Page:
Scrooge lived “not for enjoyment but for work”—”a squeezing, wrenching, grasping, scraping, clutching, covetous old sinner” is how Dickens describes him. Only after his redemption is he astonished by the pleasure he gains just by walking around London and observing his fellowmen. “He had never dreamed that any walk—that anything—could give him so much happiness.”
Yet so much has the mentality we see in Scrooge triumphed in the modern world, especially in countries historically Protestant in culture, that apparently sane and responsible adults have offered justifications for Scrooge, indeed, celebrated him as an honorable and worthy citizen. Let us look at a few of these defenses of Ebenezer Scrooge—that is, the unrepentant, unconverted Ebenezer Scrooge—offered in recent years by his defenders.
“He is industrious, conscientious and hard working. He shoulders more than his share of the load and even works holidays when other less conscientious workers take time off.” Yes, indeed, he lived to work, since for those of this new persuasion, this new point of view that superseded the Christian morality of the Middle Ages, work, money—that is what life is about. But surely something more can be said on behalf of such a strong work ethic, on behalf of one who “lived not for enjoyment but for work [and] who spent little and gained much.” Well, someone has tried to do so, how successfully I leave others to judge.
In this whole world there is nobody more generous than the miser—the man who could deplete the world’s resources but chooses not to. The only difference between miserliness and philanthropy is that the philanthropist serves a favored few while the miser spreads his largess far and wide.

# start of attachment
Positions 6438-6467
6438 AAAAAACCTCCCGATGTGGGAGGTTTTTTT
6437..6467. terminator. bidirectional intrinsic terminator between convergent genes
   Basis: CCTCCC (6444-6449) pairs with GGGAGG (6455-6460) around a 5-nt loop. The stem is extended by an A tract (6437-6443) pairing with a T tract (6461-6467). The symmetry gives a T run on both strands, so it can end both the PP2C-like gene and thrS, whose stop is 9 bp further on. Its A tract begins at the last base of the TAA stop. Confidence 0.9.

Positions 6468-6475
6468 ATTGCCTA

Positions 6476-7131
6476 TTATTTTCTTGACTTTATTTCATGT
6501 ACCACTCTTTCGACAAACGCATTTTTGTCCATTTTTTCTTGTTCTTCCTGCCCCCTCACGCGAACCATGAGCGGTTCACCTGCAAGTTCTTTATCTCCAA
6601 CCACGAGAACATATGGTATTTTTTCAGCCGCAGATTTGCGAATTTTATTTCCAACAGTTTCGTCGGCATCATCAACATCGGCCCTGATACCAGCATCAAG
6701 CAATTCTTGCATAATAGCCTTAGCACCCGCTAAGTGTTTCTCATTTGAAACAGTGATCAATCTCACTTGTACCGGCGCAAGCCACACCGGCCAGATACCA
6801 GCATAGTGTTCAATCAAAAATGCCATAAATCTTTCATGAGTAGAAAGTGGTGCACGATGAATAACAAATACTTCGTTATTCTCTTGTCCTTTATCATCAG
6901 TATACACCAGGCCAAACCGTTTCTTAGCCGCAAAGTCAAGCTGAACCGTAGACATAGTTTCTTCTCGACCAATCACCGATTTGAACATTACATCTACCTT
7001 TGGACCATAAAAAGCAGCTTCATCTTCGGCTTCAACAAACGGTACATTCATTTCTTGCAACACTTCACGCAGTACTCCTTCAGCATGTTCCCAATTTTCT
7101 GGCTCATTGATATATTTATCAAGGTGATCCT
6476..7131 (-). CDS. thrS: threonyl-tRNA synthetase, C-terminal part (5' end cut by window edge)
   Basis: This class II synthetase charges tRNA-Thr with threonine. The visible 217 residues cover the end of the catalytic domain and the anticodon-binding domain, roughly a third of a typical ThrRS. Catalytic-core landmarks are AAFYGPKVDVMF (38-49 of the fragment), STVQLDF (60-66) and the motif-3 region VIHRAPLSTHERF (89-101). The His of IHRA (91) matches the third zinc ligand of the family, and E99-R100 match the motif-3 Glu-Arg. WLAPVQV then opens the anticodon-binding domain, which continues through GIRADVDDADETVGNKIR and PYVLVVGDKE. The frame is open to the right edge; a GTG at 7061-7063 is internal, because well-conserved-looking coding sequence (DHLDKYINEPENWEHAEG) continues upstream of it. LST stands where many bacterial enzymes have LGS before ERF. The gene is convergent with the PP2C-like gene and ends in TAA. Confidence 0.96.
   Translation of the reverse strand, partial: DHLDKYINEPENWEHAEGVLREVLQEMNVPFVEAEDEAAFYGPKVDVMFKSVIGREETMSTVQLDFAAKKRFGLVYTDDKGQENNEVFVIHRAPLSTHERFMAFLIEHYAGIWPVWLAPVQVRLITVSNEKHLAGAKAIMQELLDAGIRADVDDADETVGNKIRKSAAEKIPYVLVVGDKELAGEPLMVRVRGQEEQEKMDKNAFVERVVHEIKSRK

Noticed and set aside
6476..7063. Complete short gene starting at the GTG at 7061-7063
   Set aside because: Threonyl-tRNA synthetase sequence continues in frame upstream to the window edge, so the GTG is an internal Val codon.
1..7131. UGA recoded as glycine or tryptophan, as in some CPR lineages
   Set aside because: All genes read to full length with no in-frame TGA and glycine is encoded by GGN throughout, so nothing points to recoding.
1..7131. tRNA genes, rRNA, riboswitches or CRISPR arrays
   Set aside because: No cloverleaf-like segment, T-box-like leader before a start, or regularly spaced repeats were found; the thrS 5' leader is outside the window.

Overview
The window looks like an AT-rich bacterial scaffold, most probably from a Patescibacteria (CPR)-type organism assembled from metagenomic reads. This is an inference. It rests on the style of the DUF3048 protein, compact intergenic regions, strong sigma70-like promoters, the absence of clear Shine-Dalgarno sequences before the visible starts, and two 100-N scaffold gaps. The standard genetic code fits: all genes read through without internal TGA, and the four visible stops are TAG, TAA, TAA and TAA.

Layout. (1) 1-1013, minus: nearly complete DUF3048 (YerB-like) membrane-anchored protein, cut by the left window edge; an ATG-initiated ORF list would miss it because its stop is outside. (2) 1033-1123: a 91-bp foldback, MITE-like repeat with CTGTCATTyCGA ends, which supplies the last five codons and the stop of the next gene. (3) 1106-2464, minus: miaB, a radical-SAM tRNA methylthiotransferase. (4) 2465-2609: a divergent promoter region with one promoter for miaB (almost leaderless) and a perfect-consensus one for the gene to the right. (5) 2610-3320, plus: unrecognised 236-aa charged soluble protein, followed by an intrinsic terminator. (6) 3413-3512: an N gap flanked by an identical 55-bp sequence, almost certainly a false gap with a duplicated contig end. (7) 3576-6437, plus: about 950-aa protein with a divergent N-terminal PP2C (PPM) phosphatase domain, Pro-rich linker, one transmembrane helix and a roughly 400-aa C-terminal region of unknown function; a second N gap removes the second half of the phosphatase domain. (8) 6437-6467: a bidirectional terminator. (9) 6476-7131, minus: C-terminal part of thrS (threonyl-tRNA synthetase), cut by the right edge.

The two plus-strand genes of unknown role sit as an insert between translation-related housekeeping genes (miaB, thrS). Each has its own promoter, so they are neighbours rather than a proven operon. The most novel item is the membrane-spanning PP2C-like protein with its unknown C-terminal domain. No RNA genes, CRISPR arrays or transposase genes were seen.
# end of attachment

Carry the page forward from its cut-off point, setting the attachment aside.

How exactly is a miser generous? “What could be more generous than keeping your lamps unlit and your plate unfilled, leaving more fuel for others to burn and more food for others to eat.” Except, of course, Scrooge does not really do so, for the others who need fuel and food need also some means for buying those goods and Scrooge certainly does very little to supply that! Even he recognizes that the fifteen shillings a week that he pays Bob Cratchit is barely enough to live on, and he keeps not just his own office, but that of his clerk, ice-cold.
But, no, no, our Scrooge defenders rush forward with more justifications. Bob Cratchit underpaid and exploited? Surely, not.